The team is using micro- and nano-fabrication techniques to make tiny quantum gravimeters on silicon wafers that are 10 times cheaper than conventional models.
"Our sensor is a mass on a soft spring, and where that spring sits with a given mass is dependent on gravity. As gravity changes, where that spring sits also changes," explains Prof Hammond.
The university is also working on a special 3D type of lidar that will enable you to look round corners, or "see" into a room.
Conventional lidar measures the distance to an object by illuminating it with pulsed laser light and then measuring the reflected pulses. But quantum technology enables scientists to measure the arrival time of single photons with very high accuracy, in trillionths of a second.
"In a canyon you'll hear your voice echo back," says Prof Daniele Faccio, head of Glasgow University's Extreme Light group.
"You can do the same with light or a laser beam. The light will bounce off walls - so long as you have the geometry right. Then you can build a 3D image using this data."
The aim is to develop next-generation lidar for self-driving cars to give them enhanced awareness - through fog, smoke and over longer distances.
Glasgow's prototype sensor can already detect moving people 100m away, even when they're a few metres round a corner.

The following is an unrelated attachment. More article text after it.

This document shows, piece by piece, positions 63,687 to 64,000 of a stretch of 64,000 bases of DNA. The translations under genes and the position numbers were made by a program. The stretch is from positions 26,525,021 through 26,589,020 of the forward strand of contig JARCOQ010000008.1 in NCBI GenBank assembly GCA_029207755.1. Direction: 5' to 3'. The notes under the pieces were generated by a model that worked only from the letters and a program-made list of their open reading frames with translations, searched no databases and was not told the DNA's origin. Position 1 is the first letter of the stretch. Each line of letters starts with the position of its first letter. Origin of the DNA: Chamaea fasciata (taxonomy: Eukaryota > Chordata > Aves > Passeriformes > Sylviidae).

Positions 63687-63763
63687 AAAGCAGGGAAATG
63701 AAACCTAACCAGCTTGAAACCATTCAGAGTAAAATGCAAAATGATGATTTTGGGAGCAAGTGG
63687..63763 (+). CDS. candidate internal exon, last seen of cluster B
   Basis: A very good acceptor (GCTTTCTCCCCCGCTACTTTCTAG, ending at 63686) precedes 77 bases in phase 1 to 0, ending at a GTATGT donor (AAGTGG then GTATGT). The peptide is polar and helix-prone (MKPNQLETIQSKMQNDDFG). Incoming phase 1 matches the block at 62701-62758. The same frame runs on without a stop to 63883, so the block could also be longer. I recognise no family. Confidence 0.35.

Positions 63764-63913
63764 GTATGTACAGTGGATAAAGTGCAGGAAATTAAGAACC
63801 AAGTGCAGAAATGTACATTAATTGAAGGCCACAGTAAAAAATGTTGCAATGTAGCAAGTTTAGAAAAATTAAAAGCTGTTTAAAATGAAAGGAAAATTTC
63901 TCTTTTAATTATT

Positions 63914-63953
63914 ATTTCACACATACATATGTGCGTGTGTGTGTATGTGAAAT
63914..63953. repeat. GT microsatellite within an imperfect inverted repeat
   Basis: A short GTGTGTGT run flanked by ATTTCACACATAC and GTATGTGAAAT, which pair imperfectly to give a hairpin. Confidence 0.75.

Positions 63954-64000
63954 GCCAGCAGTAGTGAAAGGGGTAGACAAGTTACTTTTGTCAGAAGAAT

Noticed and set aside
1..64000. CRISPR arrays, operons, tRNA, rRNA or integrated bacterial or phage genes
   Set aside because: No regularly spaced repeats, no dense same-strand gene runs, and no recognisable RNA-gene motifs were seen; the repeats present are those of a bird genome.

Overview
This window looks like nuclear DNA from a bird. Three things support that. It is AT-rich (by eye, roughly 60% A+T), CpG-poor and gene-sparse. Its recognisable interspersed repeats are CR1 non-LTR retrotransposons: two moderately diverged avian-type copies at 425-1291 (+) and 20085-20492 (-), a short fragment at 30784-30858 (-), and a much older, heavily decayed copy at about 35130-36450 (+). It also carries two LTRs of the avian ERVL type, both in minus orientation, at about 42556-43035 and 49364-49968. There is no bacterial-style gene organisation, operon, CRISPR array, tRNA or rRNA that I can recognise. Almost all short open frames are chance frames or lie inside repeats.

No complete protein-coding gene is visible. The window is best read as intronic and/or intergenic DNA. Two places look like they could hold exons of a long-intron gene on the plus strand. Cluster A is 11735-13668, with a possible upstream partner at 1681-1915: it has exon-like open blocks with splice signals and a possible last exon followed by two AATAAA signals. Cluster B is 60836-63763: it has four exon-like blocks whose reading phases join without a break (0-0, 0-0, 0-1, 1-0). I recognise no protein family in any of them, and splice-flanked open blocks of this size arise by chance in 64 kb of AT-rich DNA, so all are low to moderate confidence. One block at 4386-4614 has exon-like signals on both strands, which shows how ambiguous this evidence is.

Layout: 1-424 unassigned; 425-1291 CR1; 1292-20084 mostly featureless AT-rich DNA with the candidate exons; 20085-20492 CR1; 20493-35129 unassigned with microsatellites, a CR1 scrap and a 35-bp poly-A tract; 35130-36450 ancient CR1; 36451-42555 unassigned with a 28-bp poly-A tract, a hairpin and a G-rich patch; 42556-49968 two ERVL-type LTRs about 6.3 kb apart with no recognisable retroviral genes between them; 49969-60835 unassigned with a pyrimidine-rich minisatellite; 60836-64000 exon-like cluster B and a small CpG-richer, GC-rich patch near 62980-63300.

Our detection of degenerative diseases is also set to change thanks to quantum sensing.
While technology like MRI [magnetic resonance imaging] is already in use, quantum sensors are simpler, cheaper and have better resolution, says Sussex University's Prof Peter Kruger.
"Quantum tech is a lot simpler and cheaper and has better resolution," says Peter Kruger
"In diseases like multiple sclerosis, the processing speed of the spinal cord to the brain changes. But existing tools cannot pick this up," he says.
"New quantum sensors would be able to detect these changes in the way that MRI sensors can't."
Not surprisingly, militaries across the world are also backing research in to quantum sensing.
Gravimeters in particular offer the potential for detecting your opponent's submarines, for instance. Gravity may be a weak force, but you can't shield against it.
So while stealth technology may hide your radar signature, it won't hide you from a quantum gravity sensor.
Last October, scientists at the US Army's RDECOM Research Laboratory in Maryland took a significant step forward in quantum sensing.
They used lasers to boost Rydberg atoms (which are much larger than normal atoms) to unusually high energy levels.
"This greatly increases the atom's sensitivity to electric fields. We've made a giant compass needle that is much more sensitive than conventional ones," says Dr Paul Kunz, part of the research team.
Armies will want to detect what electrical devices may be transmitting or receiving data - in other words, "where the good guys and the bad guys are," adds Dr Kevin Cox.
Unlike conventional receivers designed to detect signals over a particular frequency in the electromagnetic spectrum, Rydberg atoms are sensitive to a wide range of frequencies.
And as they don't absorb energy from the field that they measure, you can use them to detect signals without your opponents realising.
In short, "quantum technology has the potential to transform the world in ways we can barely imagine," concludes Birmingham University's Prof Bongs.